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Nov 26th
Home Sections MiscellaNEWS OFWs File Suit Against Recruiters and Employers
OFWs File Suit Against Recruiters and Employers PDF Print E-mail
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Thursday, 03 January 2013 20:27


(© 2013 Fil Am Extra Exchange)
C HICAGO (FAXX/jGLi) -Three dozens of Overseas Filipino Workers (OFWs), who come in the heels of their three colleagues being blown to death and three others seriously incinerated in an offshore oil platform in the Gulf of Mexico abutting Grand Islands, Louisiana, have reached back to Reconstruction-Era laws to punish their fellow Filipino recruiters and American employers for turning their housing quarters into prison and forcing them to work in a hostile work environment reminiscent of the days when American white slave owners were treating their African-American slaves.

In a class-action suit filed before and certified by Judge Kurt D. Engelhardt of the United States District Court in Eastern District of Louisiana in New Orleans, the complainants led by Isidro Baricuatro, Jr., a Filipino certified wielder, who was recruited by IPAMS (Industrial Personnel and Management Services, Inc.) in January 2007 and had worked at defendant Grand Isle Shipyard in Louisiana until December 2010 charged that they were forced to live in an overcrowded, substandard housing facilities owned by Grand Isle Shipyard in Louisiana and operated and managed by Grand Isle Shipyard, DNR (Danilo [N. Dayao], Nilfil [Peralta] and Randolph [F. Nunez Malagapo]), Filipino treaty investors visa holders; D&R, re-styled acronym for “Danilo [Dayao] and Randolph [Malagapo], both U.S.-based placement agencies; and Thunder Enterprises, Inc. of Louisiana.

The housing facilities consisted of a former bowling tavern that was turned into a bunkhouse at 18838 Highway 3235, Galliano, Louisiana, where complainants lived and shared the facilities with 100 other workers. The bunkhouse was divided into small rooms with an estimated size of 10 feet by 10 feet each room, each of which containing two sets of bunk beds to accommodate four workers. The room had no toilet. The facilities had a common toilet.

Compared to a typical Clark County Detention Center jail cell in Las Vegas, Nevada, where American boxer Floyd Mayweather was booked for misdemeanor domestic battery and harassment charges by himself in the cell, copies of photos sent to this reporter by the Las Vegas Metropolitan Police Department show Mayweather’s cell measuring 7 feet x 14 feet or 6 feet x 10 feet with a sink and a toilet bowl and a bed that still appears too small for one person, a bunkhouse at Galliano housing facilities contains two sets of bunk beds to accommodate four workers. The bunk bed room has no toilet.
W hen some of the Filipino workers were not sleeping at Galliano facilities, they would be moved to a barge in Lafitte, Louisiana, which has rooms with 10 feet by 10 feet in size each room that accommodates six workers in a room. It has “sleeping mats” rather than actual beds.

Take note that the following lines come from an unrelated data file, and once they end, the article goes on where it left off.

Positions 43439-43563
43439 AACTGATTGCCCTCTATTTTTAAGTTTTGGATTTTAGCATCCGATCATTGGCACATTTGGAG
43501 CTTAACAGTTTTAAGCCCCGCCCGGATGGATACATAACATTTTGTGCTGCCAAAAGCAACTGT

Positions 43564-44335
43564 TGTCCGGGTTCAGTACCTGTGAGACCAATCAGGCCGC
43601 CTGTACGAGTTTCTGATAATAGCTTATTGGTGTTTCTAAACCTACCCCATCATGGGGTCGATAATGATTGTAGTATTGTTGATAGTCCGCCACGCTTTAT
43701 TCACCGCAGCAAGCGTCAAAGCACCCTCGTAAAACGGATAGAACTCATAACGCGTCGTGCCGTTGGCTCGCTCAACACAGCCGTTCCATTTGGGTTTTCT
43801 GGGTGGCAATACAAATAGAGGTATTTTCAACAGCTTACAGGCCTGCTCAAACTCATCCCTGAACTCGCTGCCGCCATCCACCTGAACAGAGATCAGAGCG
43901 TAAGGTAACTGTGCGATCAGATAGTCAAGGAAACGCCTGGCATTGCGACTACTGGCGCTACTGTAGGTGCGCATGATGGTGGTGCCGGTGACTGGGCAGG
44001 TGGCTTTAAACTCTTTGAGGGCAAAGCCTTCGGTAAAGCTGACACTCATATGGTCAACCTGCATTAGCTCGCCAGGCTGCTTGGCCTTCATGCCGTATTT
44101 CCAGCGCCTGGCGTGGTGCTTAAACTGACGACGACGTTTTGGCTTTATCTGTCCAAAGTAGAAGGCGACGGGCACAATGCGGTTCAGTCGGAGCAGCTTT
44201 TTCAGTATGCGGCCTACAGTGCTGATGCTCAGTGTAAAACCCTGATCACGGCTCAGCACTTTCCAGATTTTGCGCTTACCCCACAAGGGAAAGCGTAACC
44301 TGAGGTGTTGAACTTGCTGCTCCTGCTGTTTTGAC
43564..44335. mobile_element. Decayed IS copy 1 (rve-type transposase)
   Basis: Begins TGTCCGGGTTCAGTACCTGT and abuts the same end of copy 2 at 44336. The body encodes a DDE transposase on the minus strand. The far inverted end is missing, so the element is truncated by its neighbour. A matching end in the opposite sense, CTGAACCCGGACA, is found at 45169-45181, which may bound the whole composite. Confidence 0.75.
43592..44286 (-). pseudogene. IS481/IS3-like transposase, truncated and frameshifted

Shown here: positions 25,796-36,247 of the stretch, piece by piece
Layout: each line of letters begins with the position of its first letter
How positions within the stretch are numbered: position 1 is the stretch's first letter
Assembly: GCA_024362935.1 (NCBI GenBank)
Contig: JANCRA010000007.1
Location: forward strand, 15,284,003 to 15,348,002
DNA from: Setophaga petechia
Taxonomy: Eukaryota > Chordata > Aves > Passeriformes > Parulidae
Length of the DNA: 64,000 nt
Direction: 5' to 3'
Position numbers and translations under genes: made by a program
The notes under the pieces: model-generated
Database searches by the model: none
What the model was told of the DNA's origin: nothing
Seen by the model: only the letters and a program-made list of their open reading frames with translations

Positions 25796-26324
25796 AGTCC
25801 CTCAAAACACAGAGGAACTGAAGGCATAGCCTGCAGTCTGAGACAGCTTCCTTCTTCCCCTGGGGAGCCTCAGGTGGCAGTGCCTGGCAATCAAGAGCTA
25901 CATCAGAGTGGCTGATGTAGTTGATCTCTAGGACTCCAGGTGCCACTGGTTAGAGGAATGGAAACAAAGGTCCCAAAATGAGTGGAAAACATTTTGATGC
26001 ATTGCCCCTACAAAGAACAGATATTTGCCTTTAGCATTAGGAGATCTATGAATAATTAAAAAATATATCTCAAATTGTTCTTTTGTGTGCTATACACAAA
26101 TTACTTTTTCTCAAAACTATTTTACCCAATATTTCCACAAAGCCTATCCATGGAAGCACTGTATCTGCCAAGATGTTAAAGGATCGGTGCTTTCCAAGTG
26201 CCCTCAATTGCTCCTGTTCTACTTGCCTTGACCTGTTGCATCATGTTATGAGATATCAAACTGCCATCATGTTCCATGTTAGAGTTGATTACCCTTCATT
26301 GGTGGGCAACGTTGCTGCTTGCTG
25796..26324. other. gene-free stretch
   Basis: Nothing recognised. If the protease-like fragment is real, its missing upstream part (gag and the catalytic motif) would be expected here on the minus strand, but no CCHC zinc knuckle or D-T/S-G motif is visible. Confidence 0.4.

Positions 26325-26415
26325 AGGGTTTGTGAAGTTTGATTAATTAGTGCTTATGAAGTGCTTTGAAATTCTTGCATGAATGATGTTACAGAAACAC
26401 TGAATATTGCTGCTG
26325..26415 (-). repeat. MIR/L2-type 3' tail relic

If American workers needed the Filipinos’ rooms to sleep in, defendants Grand Isle, DNR, D&R, Thunder, Malagapo and Dayao would force the Filipino workers out of their rooms and forced them to sleep elsewhere.

To prevent the Filipino workers from escaping or attempting to escape, the Filipino workers were subjected to an “enforced curfew after 10 p.m.” They were locked inside the bunkhouse during curfew and monitored by security cameras.

They can only leave the defendants’ premises when the Filipino workers traveled to the local Wal-Mart in Grand Isle’s vans during weekends while supervised by at least one Grand Isle representative while American workers can move around without supervision.

The complaint did not mention if the Galliano property and the barge in Lafitte have building permits.

The Filipino workers were prevented from obtaining driver’s licenses by their employers although they were allowed to apply because they hold “E-2 and B-1/OCS” work visas nor are they allowed to ride in a car with an American worker.

These Filipino workers worked 12 hours a day, six to seven days a week, without proper meal or rest or break. They were not paid for the two-to-three-hour travel time it takes them to go back and forth to their work place plus additional time spent in donning, doffing and cleaning required for their personal protection and tools.

As welders, fitters and other similarly skilled craftsmen, some plaintiffs were required by “defendant Pregeant” (of Thunder Enterprises) to wash his car, perform maintenance and repair work in his home and perform other non-work-related tasks for his personal benefit.

Defendants Grand Isle, DNR (D&R) and/or V Manpower Philippines (V People) deducted an excessive and unreasonable amount from the Filipino workers wages “often from $2,000 up to $3,500 per month for housing and living expenses.”

When they were interviewed in the Philippines prior to their hiring, the Filipino workers were promised by their recruiters “adequate living arrangements, including food and housing free of charge.”